On Friday 13th January 2017 I met with Dr Harriet Mitchison, Consultant Gastroenterologist and her colleagues at Sunderland Royal Hospital to discuss the negative health impacts of cheap alcohol, which can be readily found in shops.
During my visit we discussed findings from a recent report published by Alcohol Health Alliance (AHA) in November 2016 highlighting the worrying trend of cheap and high-strength drinks dominating the alcohol market.
I also visited Dr Mitchison’s ward where alcohol-related trauma, injuries and diseases are treated. A number of patients were kind enough to speak with me and discussed the impact of alcohol abuse on their lives.
For many of Dr Mitchison’s patients, the most popular drink is a kind of high-strength white cider sold at an astonishing price as low as 16p per unit.
According to AHA’s report, this type of high-strength cheap white cider is also predominantly drunk by dependent and underage drinkers. At this rate, the average child’s weekly pocket money of £5.75 could buy more than double the adult weekly recommended alcohol limits.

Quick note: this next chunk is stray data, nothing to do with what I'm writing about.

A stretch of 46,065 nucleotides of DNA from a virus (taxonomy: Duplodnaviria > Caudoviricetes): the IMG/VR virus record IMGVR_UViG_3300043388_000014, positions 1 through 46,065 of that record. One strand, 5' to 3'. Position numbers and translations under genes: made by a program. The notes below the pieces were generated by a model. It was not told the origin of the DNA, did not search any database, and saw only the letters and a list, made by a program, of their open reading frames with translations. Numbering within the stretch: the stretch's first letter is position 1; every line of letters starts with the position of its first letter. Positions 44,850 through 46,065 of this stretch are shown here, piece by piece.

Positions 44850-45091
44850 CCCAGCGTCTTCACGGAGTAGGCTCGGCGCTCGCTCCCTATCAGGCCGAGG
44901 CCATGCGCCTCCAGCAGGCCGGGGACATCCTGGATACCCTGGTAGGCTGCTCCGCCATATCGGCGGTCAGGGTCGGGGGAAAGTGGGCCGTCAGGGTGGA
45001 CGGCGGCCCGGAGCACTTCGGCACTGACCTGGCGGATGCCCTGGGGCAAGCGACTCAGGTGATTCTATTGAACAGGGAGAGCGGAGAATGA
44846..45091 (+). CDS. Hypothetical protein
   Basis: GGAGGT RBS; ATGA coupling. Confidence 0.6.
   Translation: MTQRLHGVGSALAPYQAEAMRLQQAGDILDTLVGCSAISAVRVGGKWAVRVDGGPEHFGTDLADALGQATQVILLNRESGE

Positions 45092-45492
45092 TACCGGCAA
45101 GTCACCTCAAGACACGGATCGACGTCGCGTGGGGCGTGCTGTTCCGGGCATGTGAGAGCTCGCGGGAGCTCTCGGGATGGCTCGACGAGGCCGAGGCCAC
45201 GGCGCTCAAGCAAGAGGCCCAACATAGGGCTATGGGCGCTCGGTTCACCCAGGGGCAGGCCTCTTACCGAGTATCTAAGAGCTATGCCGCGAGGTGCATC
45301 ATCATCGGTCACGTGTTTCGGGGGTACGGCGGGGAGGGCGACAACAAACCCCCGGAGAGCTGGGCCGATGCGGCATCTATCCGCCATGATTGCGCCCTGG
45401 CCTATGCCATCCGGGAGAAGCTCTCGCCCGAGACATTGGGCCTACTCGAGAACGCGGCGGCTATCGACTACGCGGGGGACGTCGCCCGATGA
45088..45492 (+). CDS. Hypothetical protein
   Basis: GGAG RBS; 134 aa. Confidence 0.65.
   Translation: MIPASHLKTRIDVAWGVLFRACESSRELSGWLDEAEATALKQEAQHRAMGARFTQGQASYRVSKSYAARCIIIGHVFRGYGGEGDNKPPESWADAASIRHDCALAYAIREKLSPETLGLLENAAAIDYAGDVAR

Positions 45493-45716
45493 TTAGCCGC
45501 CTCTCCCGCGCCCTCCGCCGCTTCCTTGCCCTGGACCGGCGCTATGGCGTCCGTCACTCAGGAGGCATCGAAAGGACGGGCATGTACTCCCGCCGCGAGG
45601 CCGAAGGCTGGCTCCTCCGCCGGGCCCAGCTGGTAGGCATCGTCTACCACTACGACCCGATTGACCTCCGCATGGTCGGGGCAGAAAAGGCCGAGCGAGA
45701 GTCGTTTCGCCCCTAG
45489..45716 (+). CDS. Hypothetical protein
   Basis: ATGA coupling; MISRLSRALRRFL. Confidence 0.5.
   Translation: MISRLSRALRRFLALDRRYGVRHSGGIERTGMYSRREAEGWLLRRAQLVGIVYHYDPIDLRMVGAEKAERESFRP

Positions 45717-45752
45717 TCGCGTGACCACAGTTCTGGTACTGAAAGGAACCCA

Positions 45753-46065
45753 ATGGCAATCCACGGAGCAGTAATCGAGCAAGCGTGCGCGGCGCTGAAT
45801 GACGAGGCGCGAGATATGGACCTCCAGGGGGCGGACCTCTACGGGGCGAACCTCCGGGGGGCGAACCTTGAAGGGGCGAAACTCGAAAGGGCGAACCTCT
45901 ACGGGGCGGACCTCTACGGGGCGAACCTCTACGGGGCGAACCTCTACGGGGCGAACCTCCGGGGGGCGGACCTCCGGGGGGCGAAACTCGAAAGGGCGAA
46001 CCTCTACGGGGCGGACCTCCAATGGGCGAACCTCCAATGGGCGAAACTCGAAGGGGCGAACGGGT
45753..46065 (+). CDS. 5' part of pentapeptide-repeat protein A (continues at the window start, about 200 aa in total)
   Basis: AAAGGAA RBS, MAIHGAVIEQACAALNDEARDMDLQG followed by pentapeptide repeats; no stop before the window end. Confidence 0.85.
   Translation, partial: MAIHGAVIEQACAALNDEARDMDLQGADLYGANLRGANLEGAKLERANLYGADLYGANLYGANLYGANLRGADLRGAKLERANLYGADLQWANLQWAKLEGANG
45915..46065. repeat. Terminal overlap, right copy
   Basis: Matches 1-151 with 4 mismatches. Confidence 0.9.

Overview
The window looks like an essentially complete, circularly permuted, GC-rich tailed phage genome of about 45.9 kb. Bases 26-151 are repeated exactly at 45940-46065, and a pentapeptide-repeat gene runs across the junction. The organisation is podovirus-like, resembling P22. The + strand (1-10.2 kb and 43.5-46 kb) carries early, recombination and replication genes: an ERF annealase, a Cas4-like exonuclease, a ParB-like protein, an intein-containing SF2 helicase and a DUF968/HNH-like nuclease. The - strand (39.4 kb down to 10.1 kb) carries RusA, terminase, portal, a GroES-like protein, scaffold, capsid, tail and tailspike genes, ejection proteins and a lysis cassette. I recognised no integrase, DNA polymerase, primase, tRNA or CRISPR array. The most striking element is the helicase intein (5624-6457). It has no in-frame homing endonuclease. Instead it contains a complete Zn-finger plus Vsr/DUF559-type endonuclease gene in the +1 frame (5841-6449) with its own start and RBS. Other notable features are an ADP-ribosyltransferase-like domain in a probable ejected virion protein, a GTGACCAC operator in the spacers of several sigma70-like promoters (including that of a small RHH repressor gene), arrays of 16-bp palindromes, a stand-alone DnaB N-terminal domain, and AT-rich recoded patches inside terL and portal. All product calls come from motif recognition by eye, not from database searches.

In 2014-15 there were 345 hospital admissions due to liver disease in my constituency of Houghton and Sunderland South. According to the NHS, the number of people with alcohol-related liver diseases has been on the rise in the UK in recent years, as a result of increasing levels of alcohol misuse.
The Coalition Government previously considered introducing a minimum unit price to tackle the health harm caused by the cheapest and strongest alcohol. However, under the pressure from the alcohol industry lobby, ministers backed down and decided to postpone its introduction.
The former Chancellor of the Exchequer, George Osborne introduced a series of alcohol duty cuts, claiming that the cuts would protect local pubs. However, evidence has since shown that these cuts have done nothing in helping local pubs that are faced with closure.
I have long been a supporter of our local pubs, as they are important local businesses in the heart of many communities providing a safer and more controlled environment for drinking. Instead, pubs continue to be threatened by closure whilst the proportion of alcohol sold from supermarkets and other off-trade premises has reached record levels.
Unregulated alcohol prices have done much damage both to our pub community and public health. I believe it is time to have a debate on introducing a minimum unit price for alcohol again.